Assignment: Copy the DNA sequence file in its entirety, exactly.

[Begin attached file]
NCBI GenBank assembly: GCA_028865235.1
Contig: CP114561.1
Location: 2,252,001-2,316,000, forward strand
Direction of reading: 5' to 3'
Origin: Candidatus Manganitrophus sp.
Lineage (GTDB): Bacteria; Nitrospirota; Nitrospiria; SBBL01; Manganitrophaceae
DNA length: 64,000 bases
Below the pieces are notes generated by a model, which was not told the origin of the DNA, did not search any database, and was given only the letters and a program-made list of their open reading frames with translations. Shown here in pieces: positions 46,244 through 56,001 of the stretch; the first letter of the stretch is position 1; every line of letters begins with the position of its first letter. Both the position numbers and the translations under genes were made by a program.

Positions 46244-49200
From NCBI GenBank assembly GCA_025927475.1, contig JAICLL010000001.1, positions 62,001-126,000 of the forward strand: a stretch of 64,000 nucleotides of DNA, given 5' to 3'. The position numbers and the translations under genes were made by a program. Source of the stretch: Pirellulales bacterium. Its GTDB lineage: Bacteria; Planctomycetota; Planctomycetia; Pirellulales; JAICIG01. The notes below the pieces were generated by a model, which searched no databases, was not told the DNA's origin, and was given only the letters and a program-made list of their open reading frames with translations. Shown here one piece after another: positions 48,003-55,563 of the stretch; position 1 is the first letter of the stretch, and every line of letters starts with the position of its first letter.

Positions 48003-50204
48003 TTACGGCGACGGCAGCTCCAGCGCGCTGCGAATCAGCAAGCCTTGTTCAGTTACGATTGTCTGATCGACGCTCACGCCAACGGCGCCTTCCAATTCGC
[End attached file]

NCBI GenBank assembly: GCA_028865235.1
Contig: CP114561.1
Location: 2,252,001-2,316,000, forward strand
Direction of reading: 5' to 3'
Origin: Candidatus Manganitrophus sp.
Lineage (GTDB): Bacteria; Nitrospirota; Nitrospiria; SBBL01; Manganitrophaceae
DNA length: 64,000 bases
Below the pieces are notes generated by a model, which was not told the origin of the DNA, did not search any database, and was given only the letters and a program-made list of their open reading frames with translations. Shown here in pieces: positions 46,244 through 56,001 of the stretch; the first letter of the stretch is position 1; every line of letters begins with the position of its first letter. Both the position numbers and the translations under genes were made by a program.

Positions 46244-49200
From NCBI GenBank assembly GCA_025927475.1, contig JAICLL010000001.1, positions 62,001-126,000 of the forward strand: a stretch of 64,000 nucleotides of DNA, given 5' to 3'. The position numbers and the translations under genes were made by a program. Source of the stretch: Pirellulales bacterium. Its GTDB lineage: Bacteria; Planctomycetota; Planctomycetia; Pirellulales; JAICIG01. The notes below the pieces were generated by a model, which searched no databases, was not told the DNA's origin, and was given only the letters and a program-made list of their open reading frames with translations. Shown here one piece after another: positions 48,003-55,563 of the stretch; position 1 is the first letter of the stretch, and every line of letters starts with the position of its first letter.

Positions 48003-50204
48003 TTACGGCGACGGCAGCTCCAGCGCGCTGCGAATCAGCAAGCCTTGTTCAGTTACGATTGTCTGATCGACGCTCACGCCAACGGCGCCTTCCAATTCGC